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ID 116672
Okazaki, Satoshi Kobe University
Otsuka, Ikuo Kobe University
Horai, Tadasu Kobe University
Sora, Ichiro Kobe University
Hishimoto, Akitoyo Kobe University
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Journal Article
There is high mortality among patients with bipolar disorder (BD). Studies have reported accelerated biological aging in patients with BD. Recently, Horvath and Hannum et al. independently developed DNA methylation (DNAm) profiles as “epigenetic clocks,” which are the most accurate biological age estimate. This led to the development of two accomplished measures of epigenetic age acceleration (EAA) using blood samples, namely, intrinsic and extrinsic EAA (IEAA and EEAA, respectively). IEAA, which is based on Horvath’s clock, is independent of blood cell counts and indicates cell-intrinsic aging. On the other hand, EEAA, which is based on Hannum’s clock, is associated with age-dependent changes in blood cell counts and indicates immune system aging. Further, Lu et al. developed the “GrimAge” clock, which can strongly predict the mortality risk, and DNAm-based telomere length (DNAmTL). We used a DNAm dataset from whole blood samples obtained from 30 patients with BD and 30 healthy controls. We investigated Horvath EAA, IEAA, Hannum EAA, EEAA, Grim EAA, DNAmTL, and DNAm-based blood cell composition. Compared with controls, there was a decrease in Horvath EAA and IEAA in patients with BD. Further, there was a significant decrease in Horvath EAA and IEAA in patients with BD taking medication combinations of mood stabilizers (including lithium carbonate, sodium valproate, and carbamazepine) than in those taking no medication/monotherapy. This study provides novel evidence indicating decelerated epigenetic aging associated with mood stabilizers in patients with BD.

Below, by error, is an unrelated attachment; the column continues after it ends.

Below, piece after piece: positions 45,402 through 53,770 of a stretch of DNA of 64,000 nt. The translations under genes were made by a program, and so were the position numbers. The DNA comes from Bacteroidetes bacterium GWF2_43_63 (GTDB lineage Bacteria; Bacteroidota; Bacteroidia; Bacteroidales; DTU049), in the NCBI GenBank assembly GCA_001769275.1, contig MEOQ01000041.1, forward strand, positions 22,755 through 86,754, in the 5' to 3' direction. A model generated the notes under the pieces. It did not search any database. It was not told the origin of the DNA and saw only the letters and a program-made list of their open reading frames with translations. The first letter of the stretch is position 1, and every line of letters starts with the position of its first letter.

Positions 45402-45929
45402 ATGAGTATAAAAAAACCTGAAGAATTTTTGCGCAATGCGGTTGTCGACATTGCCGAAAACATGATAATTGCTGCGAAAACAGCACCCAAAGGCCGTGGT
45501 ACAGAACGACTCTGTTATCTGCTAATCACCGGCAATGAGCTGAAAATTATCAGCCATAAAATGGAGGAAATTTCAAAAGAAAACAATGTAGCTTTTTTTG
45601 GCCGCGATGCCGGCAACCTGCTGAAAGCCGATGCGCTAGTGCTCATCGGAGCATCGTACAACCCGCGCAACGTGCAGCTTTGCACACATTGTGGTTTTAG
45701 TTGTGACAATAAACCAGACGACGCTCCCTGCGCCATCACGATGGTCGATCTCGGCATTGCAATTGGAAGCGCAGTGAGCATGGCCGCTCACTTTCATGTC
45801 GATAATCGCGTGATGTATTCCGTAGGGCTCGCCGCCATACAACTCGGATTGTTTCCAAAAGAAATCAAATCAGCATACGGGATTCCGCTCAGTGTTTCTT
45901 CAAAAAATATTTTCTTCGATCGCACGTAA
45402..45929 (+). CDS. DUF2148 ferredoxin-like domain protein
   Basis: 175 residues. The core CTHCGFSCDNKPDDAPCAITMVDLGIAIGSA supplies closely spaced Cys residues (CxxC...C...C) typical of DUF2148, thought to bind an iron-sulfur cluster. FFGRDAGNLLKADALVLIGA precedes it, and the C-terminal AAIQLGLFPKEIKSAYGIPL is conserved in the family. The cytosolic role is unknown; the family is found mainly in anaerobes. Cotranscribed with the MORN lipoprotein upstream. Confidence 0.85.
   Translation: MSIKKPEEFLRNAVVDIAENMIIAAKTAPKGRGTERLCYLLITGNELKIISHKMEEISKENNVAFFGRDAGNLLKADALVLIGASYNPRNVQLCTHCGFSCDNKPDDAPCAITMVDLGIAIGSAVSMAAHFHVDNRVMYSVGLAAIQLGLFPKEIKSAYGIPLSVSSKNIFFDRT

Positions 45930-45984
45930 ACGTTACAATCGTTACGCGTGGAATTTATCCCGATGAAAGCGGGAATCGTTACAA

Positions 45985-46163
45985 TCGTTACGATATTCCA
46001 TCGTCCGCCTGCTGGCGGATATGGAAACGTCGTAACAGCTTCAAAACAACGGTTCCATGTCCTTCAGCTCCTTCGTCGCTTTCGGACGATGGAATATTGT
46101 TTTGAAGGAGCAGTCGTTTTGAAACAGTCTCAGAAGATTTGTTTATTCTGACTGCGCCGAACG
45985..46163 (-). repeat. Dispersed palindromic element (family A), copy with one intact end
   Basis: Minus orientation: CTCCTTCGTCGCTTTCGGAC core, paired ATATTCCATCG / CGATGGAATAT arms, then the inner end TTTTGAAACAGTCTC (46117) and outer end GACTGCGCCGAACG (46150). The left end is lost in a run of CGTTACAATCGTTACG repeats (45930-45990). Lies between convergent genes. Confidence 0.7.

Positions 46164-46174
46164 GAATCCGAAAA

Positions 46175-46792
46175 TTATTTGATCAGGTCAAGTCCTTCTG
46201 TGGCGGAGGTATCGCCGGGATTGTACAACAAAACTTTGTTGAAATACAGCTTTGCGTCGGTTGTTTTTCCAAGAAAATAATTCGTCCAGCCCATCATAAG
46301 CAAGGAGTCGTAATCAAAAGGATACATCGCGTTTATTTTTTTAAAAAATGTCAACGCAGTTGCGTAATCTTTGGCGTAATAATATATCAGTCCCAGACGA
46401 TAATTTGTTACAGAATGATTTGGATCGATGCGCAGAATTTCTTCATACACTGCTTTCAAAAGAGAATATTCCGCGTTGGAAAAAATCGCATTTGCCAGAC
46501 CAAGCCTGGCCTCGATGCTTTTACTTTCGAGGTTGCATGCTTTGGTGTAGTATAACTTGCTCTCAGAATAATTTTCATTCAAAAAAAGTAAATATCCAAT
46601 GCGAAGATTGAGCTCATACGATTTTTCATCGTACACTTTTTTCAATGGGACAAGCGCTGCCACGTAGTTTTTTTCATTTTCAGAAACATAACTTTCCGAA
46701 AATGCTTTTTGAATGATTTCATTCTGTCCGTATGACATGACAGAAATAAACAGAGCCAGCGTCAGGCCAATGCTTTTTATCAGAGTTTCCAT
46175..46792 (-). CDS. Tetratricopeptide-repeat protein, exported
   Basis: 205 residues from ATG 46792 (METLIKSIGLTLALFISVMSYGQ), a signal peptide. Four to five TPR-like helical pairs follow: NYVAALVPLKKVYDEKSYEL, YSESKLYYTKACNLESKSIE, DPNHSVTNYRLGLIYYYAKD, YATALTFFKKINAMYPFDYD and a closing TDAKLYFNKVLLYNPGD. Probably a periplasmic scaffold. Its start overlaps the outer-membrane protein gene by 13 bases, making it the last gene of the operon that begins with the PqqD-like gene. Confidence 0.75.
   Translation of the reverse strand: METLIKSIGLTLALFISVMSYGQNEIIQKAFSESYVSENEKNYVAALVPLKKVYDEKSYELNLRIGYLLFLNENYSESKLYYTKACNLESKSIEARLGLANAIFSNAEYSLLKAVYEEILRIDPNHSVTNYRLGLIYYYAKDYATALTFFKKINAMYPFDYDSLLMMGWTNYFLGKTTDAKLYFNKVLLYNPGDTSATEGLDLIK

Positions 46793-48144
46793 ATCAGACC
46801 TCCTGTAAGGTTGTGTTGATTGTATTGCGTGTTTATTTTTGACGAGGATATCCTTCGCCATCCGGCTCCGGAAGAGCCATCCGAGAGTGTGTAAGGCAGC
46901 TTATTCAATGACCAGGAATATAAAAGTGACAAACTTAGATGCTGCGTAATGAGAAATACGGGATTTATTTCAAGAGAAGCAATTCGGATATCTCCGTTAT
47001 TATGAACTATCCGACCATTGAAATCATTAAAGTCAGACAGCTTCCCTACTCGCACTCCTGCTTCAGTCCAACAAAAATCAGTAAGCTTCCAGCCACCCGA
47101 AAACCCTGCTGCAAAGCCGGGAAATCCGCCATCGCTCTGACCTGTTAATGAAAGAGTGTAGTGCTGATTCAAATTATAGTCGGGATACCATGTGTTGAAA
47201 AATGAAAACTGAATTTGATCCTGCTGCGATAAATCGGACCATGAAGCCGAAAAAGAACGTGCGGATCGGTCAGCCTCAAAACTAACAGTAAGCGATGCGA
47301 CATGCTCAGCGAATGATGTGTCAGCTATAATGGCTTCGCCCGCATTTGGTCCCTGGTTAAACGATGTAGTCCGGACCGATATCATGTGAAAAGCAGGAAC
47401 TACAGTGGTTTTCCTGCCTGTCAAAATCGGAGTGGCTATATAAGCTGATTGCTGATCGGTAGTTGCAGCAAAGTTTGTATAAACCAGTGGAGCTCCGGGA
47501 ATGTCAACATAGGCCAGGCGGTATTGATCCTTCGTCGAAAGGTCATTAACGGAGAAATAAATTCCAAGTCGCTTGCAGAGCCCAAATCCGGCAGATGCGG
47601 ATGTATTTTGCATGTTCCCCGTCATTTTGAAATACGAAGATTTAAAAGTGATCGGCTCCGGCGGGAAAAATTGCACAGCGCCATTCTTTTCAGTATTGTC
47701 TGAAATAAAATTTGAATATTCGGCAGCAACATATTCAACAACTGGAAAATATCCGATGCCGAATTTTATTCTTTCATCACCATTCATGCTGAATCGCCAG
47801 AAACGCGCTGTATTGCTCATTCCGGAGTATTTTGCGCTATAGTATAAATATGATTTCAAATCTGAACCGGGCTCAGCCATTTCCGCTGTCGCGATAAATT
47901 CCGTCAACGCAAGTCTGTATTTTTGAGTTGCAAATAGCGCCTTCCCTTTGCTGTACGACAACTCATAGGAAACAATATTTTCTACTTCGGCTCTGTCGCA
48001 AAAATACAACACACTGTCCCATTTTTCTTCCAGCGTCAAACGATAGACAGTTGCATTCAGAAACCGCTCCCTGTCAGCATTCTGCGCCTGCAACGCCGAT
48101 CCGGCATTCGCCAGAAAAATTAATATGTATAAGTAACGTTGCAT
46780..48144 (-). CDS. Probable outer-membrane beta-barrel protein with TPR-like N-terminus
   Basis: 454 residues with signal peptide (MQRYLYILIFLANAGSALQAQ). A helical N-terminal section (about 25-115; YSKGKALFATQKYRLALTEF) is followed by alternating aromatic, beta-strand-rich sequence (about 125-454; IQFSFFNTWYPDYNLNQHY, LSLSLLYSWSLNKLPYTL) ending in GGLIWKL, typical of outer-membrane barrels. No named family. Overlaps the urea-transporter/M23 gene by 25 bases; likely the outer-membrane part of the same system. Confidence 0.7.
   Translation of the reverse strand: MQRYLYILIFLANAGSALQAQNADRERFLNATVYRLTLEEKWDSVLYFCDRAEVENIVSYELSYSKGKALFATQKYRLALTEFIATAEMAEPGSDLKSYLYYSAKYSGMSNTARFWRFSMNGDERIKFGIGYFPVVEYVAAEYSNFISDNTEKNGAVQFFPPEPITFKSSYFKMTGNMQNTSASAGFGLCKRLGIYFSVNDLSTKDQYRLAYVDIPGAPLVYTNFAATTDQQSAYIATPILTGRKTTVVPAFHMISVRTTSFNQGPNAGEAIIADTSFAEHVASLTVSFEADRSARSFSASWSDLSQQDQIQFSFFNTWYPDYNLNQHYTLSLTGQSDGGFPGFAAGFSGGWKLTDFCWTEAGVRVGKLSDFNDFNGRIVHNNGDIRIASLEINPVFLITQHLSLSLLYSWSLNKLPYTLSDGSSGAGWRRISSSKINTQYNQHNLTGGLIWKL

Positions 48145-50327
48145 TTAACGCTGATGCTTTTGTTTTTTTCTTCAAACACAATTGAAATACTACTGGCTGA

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Translational Psychiatry
Springer Nature|Committee on Publication Ethics
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Medical Sciences
University Hospital